Half the World by Joe Abercrombie
My rating: 4 of 5 stars
Thorn's a girl touched by mother war who fights every day to become a warrior. She finds herself bruised, bloodied, and named a murderer by her teacher. Thorn becomes indebted and oath bound to serve Father Yarvi as he schemes to find allies against the High King. She crosses half the world in search of allies for Gettland while making some of her own like Brand a warrior who wants to do good more than anything.
Half the World is a strong sequel to Half a King. Half the World has politics, conflict, and battle galore.
While being a sequel and seeing many familiar characters such as Father Yarvi, Queen Laithlin, and King Uthil, the story changes it's point of view. Instead of having one point of view character in Yarvi we get two point of view characters in Thorn and Brand. This change strengthens the story and the mystery because Thorn and Brand are young and don't know much of what's happening at any given time unlike Father Yarvi who's pulling many of the strings.
I really enjoy the characters particularly Father Yarvi, Thorn, and Brand. I must admit that I miss the younger Yarvi from Half A King. Father Yarvi is a harder man who isn't afraid to do what's necessary for the greater good of Gettland. This Yarvi is a deep cunning man who seems like the type who rarely jokes or even smiles. He's a man that's seen too much of the darkness in the world and will never be the same because of it. Father Yarvi is a stronger more determined man than Yarvi from Half a King.
Thorn is interesting because of her personality. Thorn starts out as a fiery young woman who has trained with the young men her entire life. She is fierce and stubborn while being quite capable in battle against the young men of her age. She goes from being an arrogantly proud annoyance who thinks too highly of herself and her skills to a fairly humble woman who has skills worth bragging about. It's also interesting that despite being a warrior woman Abercrombie gave her some insecurities. It's good to see heroes and heroines who are far from perfect. Thorn's vulnerability made her more relatable.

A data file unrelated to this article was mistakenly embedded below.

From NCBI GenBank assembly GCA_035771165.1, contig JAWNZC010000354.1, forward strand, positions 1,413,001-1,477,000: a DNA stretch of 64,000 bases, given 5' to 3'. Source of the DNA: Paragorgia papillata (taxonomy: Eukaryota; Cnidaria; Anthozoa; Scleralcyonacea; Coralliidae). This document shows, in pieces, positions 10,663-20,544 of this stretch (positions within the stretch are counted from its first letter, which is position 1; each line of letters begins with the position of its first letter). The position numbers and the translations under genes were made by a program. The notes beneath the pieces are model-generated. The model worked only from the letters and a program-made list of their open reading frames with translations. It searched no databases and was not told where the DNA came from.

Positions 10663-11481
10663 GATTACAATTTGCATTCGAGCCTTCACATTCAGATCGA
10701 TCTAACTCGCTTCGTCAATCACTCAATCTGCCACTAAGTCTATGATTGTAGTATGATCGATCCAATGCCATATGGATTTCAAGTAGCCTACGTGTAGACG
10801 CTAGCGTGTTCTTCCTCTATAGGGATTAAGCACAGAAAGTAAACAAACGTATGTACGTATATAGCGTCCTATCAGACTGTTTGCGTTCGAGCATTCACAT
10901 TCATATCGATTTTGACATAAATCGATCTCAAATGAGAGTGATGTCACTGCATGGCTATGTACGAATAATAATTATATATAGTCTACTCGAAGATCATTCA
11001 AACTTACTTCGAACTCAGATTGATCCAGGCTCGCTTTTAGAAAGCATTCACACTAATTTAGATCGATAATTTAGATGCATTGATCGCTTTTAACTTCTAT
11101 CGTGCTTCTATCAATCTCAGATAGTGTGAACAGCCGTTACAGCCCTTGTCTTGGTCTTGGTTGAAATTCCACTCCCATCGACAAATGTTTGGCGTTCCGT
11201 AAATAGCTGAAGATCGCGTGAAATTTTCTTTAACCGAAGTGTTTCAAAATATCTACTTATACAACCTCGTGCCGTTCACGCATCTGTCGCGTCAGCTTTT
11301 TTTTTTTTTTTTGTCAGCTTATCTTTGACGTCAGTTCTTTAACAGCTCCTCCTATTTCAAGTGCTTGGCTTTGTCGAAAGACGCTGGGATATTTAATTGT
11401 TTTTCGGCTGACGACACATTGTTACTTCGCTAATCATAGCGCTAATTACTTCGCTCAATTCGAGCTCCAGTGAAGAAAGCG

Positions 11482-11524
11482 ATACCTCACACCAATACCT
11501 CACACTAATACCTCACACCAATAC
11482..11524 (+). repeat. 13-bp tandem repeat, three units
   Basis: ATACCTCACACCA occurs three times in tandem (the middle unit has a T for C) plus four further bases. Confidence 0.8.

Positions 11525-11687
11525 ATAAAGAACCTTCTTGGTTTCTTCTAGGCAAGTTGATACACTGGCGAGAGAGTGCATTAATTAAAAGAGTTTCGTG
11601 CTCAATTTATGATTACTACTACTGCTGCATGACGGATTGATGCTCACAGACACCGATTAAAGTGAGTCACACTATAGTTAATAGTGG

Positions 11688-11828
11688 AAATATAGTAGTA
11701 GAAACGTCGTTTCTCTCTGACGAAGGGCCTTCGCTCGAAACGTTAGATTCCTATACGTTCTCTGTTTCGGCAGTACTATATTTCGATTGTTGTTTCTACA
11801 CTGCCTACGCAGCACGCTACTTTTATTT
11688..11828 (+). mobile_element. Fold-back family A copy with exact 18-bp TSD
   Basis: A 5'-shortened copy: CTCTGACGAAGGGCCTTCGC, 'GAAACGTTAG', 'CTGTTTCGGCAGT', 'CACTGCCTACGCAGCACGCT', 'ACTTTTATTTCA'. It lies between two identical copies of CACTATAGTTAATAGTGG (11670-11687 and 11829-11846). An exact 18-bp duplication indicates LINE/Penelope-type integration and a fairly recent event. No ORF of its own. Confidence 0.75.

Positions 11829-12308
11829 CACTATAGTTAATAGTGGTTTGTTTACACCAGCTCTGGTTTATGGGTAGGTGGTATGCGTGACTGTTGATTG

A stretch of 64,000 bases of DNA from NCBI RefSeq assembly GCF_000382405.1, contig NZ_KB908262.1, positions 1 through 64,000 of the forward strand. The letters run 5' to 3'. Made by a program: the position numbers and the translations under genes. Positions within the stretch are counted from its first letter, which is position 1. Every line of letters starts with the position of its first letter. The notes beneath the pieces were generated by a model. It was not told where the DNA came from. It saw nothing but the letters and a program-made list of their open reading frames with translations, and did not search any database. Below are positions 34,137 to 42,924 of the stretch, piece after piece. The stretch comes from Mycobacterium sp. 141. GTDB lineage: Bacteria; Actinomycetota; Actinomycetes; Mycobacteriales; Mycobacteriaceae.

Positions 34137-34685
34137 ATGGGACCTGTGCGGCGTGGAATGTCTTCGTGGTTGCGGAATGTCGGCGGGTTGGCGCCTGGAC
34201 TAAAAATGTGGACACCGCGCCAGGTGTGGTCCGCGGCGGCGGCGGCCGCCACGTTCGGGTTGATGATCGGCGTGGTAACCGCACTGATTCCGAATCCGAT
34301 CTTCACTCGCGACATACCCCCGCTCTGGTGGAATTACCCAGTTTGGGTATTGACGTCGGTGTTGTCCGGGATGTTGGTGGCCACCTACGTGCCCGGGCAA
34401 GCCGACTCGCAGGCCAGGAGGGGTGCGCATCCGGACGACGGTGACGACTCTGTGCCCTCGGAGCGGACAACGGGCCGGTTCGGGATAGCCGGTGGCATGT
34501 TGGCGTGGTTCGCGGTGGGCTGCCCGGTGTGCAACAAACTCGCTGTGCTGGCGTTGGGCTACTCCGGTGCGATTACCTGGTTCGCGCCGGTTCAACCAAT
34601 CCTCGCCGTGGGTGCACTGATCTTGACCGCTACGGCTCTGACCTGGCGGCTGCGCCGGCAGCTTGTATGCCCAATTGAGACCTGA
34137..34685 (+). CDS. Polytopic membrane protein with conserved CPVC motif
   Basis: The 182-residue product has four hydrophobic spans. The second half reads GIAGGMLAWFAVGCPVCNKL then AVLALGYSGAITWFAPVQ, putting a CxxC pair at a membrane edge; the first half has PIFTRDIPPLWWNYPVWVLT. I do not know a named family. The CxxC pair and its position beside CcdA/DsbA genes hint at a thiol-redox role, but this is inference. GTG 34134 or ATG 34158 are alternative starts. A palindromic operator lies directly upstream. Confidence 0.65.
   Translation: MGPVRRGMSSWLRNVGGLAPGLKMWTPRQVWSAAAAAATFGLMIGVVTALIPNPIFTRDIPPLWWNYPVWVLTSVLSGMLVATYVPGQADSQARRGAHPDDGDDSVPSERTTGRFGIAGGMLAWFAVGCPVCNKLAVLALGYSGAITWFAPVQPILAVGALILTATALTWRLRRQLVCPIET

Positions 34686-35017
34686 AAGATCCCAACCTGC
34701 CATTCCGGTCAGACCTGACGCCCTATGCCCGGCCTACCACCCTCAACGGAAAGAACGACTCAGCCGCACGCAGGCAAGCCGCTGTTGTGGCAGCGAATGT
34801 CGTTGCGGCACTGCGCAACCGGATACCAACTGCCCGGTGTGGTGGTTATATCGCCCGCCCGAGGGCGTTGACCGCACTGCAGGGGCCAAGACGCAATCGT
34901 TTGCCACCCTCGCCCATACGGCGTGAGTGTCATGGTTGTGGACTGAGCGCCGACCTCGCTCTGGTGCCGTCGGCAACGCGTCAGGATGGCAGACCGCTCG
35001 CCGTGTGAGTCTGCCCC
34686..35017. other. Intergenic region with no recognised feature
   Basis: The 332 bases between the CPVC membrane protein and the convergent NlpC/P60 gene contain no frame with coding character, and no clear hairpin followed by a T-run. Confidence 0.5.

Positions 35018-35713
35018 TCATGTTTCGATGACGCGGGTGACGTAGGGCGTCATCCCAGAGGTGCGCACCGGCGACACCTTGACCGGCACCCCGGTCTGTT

Brand is interesting because of his convictions. Brand desires to be warrior like the ones in the songs. He wants a band of brothers to stand shield to shield with while earning glory and riches. Above all Brand believes he desires, he wants to do good. Brand is constantly striving to do good throughout the book despite the consequences. Brand is the character I find myself relating to the most.
The biggest surprise to me was to see Abercrombie put together a love story in the midst of all the conflict. The author captured perfectly that awkward excitement of being a teenager in love. The characters uncertainty, desire, and misunderstandings mixed into a quite familiar feeling of being a teenager who has developed romantic feelings for someone. I have to say it even had me remembering my own awkward teenage infatuations.
Joe Abercrombie truly captures the futility of war. His characters talk of the songs sung, the scars earned, and the reputations won all the while showing how different the truth is from a song. He doesn't make it seem glorious, but rather haunting.
One of my favorite parts of reading Half the World and all of Joe Abercrombie's work is his powerful quotes. Joe Abercrombie is one of the most quotable authors in fantasy today. One of my favorite quotes from Half the World was, “Those with bad luck should at least attempt to balance it with good sense.” Another quote I particularly like was this one on relationships, “I always thought of being together as the end of the work. Turns out it's where the work starts.”
Half the World isn't exactly what I expected in a sequel, it's even better. The new characters Thorn and Brand carry the story in a way I never expected and that made it a memorable sequel. I excitedly look forward to the trilogy's conclusion.
4 out of 5 stars
I received this ARC from NetGalley in exchange for an honest review.
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